October 21, 2010
Yesterday we had a meeting with Suresh and Christina, our Indian partners who are rescuing ladies out of the Red Light areas from villages in Andhra Pradesh. They are incredible people — full of faith and love and a good sense of humor, and we are trying to help them by training the ladies they rescue to sew in IPP sewing centers. We have one already established with them, Ashraya, which means hope and dignity and houses 25 ladies. In the past few months, they have begun rescuing ladies in another region called Peddapuram, and Kelsea and I have come to work with them. I am mostly here to learn — Kelsea has trained many women with similar stories how to sew and work on a team. I want to learn as much as I can from her. I am also here to work with fabric scouting and help find shipping solutions.
When we began the meeting, we were sitting out on an enclosed porch at Suresh and Christina’s home. A downpour had just washed the courtyard clean. We ran through it to get to the house, and the water was warm. A rooster paraded around the courtyard. He kept crowing, so Suresh and Christina told us to come inside, and when they said inside, they meant into their bedroom. “Sit, sit,” the told us, motioning toward the bed, and Kelsea, John, and I sat Indian style in the middle of it. Suresh and Christina pulled up chairs at the foot of the bed.
I love these kinds of business meetings.
Joethe, one of Suresh and Christina’s foster children, came in partway through with a tray of chai in small cups. After the meeting, we just sat and talked for a while. Kelsea asked about different words and conjugations in Telugu. We laughed about the differences between how Suresh and Christina speak the language. Most of the words end in an “o” or “a” sound, and it is a beautiful, soft language, but Suresh speaks more shortly, and Christina is more sing-songy. She smiled and said, “I am being polite.” We talked about their children, the youngest of which is a goofy little three-year-old who bounces everywhere instead of walking. “She is naughty,” Christina said. “She is terrorist in the home.” She has ankle bracelets with bells on them, and you can hear her bouncing long before she enters a room.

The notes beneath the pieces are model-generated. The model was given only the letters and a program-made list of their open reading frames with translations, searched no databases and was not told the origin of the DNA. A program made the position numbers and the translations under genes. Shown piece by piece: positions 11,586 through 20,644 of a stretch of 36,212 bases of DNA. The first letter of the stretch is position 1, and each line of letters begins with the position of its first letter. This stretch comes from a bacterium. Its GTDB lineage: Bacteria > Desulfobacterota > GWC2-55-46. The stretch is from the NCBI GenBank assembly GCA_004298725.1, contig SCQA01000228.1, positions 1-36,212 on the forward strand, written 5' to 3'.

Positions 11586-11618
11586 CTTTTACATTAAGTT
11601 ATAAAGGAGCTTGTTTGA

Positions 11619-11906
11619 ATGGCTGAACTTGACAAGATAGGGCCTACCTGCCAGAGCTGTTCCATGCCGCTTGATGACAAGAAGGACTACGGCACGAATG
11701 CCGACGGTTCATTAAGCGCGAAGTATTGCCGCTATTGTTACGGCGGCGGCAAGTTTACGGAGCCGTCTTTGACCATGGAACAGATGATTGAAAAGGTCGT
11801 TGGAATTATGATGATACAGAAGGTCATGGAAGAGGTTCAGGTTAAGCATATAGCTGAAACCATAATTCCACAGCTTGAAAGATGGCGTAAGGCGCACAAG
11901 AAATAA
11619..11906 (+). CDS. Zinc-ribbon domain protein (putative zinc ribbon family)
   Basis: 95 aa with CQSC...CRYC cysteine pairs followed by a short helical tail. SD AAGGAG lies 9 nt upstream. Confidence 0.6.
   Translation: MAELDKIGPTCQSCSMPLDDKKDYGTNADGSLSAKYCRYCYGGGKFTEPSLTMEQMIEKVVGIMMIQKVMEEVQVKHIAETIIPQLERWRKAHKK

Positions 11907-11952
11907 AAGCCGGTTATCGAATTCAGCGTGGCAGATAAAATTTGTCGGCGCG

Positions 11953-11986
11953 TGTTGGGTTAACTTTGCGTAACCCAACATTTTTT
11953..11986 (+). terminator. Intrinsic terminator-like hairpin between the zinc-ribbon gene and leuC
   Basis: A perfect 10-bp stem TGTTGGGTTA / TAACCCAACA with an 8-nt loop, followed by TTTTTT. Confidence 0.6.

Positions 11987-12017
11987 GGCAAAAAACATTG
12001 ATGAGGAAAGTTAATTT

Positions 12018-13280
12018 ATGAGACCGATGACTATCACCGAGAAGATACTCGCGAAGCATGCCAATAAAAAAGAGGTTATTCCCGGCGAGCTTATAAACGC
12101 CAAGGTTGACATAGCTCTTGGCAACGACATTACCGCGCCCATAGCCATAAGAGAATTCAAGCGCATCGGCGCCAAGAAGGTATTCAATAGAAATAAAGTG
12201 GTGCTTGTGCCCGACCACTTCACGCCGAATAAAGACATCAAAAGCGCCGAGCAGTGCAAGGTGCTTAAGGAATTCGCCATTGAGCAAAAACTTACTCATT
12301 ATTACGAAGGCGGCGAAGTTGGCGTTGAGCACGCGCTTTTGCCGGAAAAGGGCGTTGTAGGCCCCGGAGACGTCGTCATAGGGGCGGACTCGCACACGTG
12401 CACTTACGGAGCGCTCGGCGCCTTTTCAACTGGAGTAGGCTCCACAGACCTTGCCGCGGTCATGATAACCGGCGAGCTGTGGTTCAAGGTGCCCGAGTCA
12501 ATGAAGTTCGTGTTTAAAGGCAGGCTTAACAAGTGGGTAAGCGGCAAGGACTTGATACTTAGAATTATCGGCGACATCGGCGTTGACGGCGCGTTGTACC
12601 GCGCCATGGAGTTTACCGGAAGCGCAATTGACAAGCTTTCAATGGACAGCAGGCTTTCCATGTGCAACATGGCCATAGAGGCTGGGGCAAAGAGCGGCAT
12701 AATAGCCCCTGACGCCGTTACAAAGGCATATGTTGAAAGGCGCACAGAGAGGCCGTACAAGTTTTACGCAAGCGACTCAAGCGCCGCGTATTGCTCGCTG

Today we will buy saris for the ladies at the center. I was here last one year ago, and the improvements these ladies have made in the quality is astounding. It is due to Kelsea’s work, and I am thrilled to learn from her this week.
Before we work, we will celebrate. The ladies deserve it.
October 19, 2010
I take a lot less for granted now because I have seen so much. In my journals, I started off writing nonsense — the silly nothings that sweep through a young girl’s mind. And then, after India that nothing started to become something. It was strange how I could be filled with so much pain and so much gratefulness at the same time.
It is painful to think about why I was spared from a different life, painful to think of all the good people who went before me, setting me up into a position of freedom and, even, a little authority. My grandpas fought in a couple of wars. My grandmothers cast their ballots in the first votes. My parents never treated me as if my life should be less adventurous than my brother’s because I’m a girl. My family has filled our circle with so much love. It fills up, and it overflows. They are good people. The best people. It staggers me to think about why I was given so much love when so many people have none. I just don’t know why that is. It hurts. My eyes sting as I write this.
It hurts because it means there is a requirement, a pressure for change and sacrificing complacency. There is the obligation to speak up, and the knowledge that I am bound to this cause, until slavery is gone or Christ returns. Every decision that I make going forward rotates around the knowledge that my life will never be my own again, though it really never was.